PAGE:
• et al.
      A longitudinal study to identify laboratory predictors of liver disease outcome in Alagille syndrome.
      and the identification of a genetic modifier may help in identifying patient populations that will require liver transplantation at an earlier age.

      Acknowledgments

      The authors would like to thank the ChiLDReN Data Coordinating Center, and the principal investigators and clinical research coordinators at the ChiLDReN Centers for patient recruitment and sample acquisition. The authors also thank Dr Matthew Ryan for providing us with cDNA samples from laser capture microdissected mouse liver tissue. Finally, the authors would like to thank all of the patients and families who participated in our study.

      Supplementary Material

      Supplementary Table 1Stratification of JAG1 Mutation Type by Liver Disease Severity in GWAS Patients
      Mutation typeMild, %Severe, %
      Missense2114
      Nonsense3131
      Frameshift3138
      Splice site alteration79
      Whole gene deletion10
      Partial gene deletion33
      Chromosome deletion63
      Partial gene duplication02
      Supplementary Table 2List of Antibodies, Reagents, and Experimental Conditions for Immunohistochemistry and Immunofluorescence
      AntibodySpeciesCatalog numberManufacturerWorking dilution
      CD34Rabbitsc-9095Santa Cruz Biotech, Dallas, TX1:100
      CK19RatTROMAIIIUniversity of Iowa, Iowa City, IA1:75
      GFPRabbitab6556Abcam, Cambridge, MA1:500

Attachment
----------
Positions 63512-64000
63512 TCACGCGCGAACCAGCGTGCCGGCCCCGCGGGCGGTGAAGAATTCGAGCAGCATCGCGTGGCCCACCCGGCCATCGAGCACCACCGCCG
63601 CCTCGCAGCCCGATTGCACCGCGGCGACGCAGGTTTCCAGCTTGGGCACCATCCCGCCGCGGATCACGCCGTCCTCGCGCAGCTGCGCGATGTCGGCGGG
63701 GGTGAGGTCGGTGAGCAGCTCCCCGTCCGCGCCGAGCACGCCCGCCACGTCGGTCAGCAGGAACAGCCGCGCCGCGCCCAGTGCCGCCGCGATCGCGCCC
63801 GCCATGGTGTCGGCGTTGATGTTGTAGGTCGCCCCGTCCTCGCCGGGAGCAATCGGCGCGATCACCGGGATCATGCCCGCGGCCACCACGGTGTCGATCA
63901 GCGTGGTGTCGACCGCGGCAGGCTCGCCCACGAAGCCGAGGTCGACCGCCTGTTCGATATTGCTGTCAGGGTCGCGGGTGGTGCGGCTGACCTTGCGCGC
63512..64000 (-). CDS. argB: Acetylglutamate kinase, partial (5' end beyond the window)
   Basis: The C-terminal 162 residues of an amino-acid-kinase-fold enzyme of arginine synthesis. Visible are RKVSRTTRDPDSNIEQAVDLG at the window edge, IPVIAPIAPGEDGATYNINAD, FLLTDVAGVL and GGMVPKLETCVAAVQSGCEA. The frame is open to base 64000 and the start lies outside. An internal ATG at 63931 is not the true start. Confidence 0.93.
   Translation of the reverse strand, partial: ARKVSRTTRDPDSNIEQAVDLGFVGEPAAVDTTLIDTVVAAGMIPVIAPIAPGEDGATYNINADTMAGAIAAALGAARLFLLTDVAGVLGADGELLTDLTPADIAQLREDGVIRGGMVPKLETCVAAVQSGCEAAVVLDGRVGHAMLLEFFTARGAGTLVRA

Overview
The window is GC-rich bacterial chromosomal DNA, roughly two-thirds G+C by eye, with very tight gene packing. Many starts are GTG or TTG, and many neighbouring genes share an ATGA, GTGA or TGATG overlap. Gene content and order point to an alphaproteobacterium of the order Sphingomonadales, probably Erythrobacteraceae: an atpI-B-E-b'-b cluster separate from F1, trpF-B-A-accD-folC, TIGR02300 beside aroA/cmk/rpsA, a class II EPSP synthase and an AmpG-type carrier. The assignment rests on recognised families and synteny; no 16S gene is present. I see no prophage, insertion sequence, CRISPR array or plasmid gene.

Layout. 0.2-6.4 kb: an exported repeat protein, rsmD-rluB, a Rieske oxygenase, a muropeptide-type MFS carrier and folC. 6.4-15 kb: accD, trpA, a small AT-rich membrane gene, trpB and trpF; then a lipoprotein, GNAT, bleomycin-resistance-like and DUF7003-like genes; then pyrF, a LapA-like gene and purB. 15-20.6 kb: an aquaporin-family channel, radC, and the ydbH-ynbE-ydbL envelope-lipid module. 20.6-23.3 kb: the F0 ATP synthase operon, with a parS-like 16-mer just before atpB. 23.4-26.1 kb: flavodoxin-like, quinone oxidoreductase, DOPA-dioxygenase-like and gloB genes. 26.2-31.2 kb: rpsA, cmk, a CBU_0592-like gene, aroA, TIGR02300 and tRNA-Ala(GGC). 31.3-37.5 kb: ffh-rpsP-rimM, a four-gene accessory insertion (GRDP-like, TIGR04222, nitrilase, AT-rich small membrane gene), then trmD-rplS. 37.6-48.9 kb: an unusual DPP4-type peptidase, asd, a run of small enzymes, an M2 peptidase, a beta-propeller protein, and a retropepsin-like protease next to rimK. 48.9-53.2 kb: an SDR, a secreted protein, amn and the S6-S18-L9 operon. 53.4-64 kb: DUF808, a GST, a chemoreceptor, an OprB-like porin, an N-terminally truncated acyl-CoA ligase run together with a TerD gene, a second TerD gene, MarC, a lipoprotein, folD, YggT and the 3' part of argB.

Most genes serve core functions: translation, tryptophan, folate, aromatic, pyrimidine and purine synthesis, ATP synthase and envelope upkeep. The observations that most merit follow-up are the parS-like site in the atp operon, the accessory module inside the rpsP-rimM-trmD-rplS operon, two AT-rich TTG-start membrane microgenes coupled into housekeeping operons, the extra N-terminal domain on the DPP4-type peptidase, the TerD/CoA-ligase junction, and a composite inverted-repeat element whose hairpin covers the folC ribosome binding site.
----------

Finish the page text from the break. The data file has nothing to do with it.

The antibody concentration for adults was 1:500, the concentration for 1-week-old livers was 1:2250.
      GFP-FITCGoatAb6662Abcam1:400
      HNF4αGoatsc-6556Santa Cruz Biotech1:40
      SMARabbitab5694Abcam1:200
      SM22αRabbitab14106Abcam1:100
      Cy2 anti-ratDonkey712-225-153Jackson ImmunoResearch, West Grove, PA1:400
      Dy488 anti-goatDonkey705-545-147Jackson ImmunoResearch1:400
      Cy3 anti-rabbitDonkey711-165-152Jackson ImmunoResearch1:500
      Biotinylated anti-rat IgGRabbitBA-4001Vector Laboratories, Burlingame, CA
      FixAntigen retrievalBlockSecondary antibody
      CD343% Formaldehyde-20°C Methanol2% milk/5% BSACy3-donkey anti-rabbit
      CK193% Formaldehyde0.25% Triton X-1002% milk/5% BSACy2-donkey anti-rat
      GFP3% Formaldehyde0.25% Triton X-1002% milk/5% BSACy3-donkey anti-rabbit
      GFP-FITC3% Formaldehyde0.25% Triton X-1003% milk/10% BSAN/A
      HNF4α3% Formaldehyde0.25% Triton X-1003% milk/10% BSADy488-donkey anti-goat
      SM22α3% Formaldehyde0.25% Triton X-1003% milk/10% BSACy3-donkey anti-rabbit
      Other reagentsCatalog numberManufacturer
      BiotinSP-2001Vector Laboratories
      Protein blockerX0909Dako, Carpenteria, CA
      Avidin–biotin complexPK-6100Vector Laboratories
      Antigen unmasking solutionH-3300Vector Laboratories
      SG substrateSK-4700Vector Laboratories
      Nuclear Fast RedH-3403Vector Laboratories
      DiaminobenzidineK3468Dako
      FITC, fluorescein isothiocyanate; HNF4α, hepatocyte nuclear factor 4 α; SMA, smooth muscle actin; SM22, smooth muscle 22.
      a The antibody concentration for adults was 1:500, the concentration for 1-week-old livers was 1:2250.
      Figure thumbnail fx1
      Supplementary Figure 1Multidimensional scaling plot of ALGS patients with mild and severe liver disease. ALGS patients with mild and severe liver disease are plotted on top of the original 4 HapMap populations. We selected the individuals inside the boxed region as our cohort of patients with European ancestry. Utah residents with northern and western European ancestry (CEU), Japan in Tokyo (JPT), Han Chinese in Beijing (CHB), and Yoruba in Ibadan, Nigeria (YRI).
      Figure thumbnail fx2
      Supplemental Figure 2Q-Q plot of association study. The observed P values from our variance component model (black dots) show a good fit to their expected distribution (red line) and therefore absence of inflation owing to population stratification or other forms of bias in the association test.